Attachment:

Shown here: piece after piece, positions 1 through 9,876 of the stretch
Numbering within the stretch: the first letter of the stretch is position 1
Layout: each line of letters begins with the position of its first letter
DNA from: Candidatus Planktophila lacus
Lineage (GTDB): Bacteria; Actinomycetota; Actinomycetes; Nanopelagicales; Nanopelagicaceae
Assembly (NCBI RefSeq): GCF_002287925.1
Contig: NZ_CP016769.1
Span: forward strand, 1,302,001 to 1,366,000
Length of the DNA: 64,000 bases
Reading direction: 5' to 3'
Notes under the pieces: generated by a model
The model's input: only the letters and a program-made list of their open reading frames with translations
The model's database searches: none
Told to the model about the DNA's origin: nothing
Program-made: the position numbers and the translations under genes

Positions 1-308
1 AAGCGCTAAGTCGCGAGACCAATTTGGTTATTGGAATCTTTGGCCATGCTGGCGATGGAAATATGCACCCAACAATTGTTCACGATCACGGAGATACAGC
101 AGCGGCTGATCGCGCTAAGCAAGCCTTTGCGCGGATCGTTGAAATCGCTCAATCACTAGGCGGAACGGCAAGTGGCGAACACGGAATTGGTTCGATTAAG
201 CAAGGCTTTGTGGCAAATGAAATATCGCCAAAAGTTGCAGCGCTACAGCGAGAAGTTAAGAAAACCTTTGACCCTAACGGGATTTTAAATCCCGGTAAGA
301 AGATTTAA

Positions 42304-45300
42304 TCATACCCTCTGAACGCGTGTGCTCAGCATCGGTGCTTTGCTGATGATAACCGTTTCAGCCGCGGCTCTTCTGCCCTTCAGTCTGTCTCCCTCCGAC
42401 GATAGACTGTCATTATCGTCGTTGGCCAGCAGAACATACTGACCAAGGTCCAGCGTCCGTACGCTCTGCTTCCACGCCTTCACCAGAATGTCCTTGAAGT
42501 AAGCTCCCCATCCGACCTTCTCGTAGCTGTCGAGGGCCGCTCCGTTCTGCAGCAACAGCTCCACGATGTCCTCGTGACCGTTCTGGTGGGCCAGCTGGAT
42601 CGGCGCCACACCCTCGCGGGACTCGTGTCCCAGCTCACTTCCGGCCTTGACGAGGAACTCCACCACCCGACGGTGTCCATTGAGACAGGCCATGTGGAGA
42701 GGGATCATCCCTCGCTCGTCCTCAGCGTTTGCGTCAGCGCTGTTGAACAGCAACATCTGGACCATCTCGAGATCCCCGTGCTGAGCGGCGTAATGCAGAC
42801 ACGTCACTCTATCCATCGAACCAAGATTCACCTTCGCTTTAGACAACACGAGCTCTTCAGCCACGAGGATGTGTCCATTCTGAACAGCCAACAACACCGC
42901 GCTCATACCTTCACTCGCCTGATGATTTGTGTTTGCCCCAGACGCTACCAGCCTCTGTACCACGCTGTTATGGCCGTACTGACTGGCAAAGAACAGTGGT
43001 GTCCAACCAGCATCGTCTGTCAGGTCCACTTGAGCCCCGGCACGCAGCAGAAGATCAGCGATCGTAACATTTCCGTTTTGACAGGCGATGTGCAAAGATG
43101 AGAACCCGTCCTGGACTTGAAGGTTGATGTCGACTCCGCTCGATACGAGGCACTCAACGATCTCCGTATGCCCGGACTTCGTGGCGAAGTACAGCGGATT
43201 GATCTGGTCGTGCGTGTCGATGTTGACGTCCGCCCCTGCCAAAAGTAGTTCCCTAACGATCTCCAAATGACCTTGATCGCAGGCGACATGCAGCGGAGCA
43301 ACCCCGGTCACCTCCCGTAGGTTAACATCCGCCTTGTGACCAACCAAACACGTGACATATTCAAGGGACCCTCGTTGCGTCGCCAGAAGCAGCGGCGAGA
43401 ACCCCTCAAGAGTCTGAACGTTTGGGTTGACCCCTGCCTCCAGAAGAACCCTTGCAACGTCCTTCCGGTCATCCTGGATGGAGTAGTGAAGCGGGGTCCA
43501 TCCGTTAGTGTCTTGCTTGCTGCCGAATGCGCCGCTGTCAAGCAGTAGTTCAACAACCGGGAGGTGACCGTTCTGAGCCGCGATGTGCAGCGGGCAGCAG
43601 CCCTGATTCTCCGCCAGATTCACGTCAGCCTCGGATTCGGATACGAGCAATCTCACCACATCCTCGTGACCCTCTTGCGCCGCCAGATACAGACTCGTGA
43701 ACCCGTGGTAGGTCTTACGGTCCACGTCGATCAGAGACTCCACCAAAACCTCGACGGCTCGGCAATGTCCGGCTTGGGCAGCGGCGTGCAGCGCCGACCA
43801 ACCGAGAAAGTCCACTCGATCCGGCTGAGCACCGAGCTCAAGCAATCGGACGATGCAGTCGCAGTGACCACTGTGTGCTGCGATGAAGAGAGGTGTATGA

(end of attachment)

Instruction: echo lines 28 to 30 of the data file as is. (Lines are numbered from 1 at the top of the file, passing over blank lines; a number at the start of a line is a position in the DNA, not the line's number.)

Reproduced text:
42901 GCTCATACCTTCACTCGCCTGATGATTTGTGTTTGCCCCAGACGCTACCAGCCTCTGTACCACGCTGTTATGGCCGTACTGACTGGCAAAGAACAGTGGT
43001 GTCCAACCAGCATCGTCTGTCAGGTCCACTTGAGCCCCGGCACGCAGCAGAAGATCAGCGATCGTAACATTTCCGTTTTGACAGGCGATGTGCAAAGATG
43101 AGAACCCGTCCTGGACTTGAAGGTTGATGTCGACTCCGCTCGATACGAGGCACTCAACGATCTCCGTATGCCCGGACTTCGTGGCGAAGTACAGCGGATT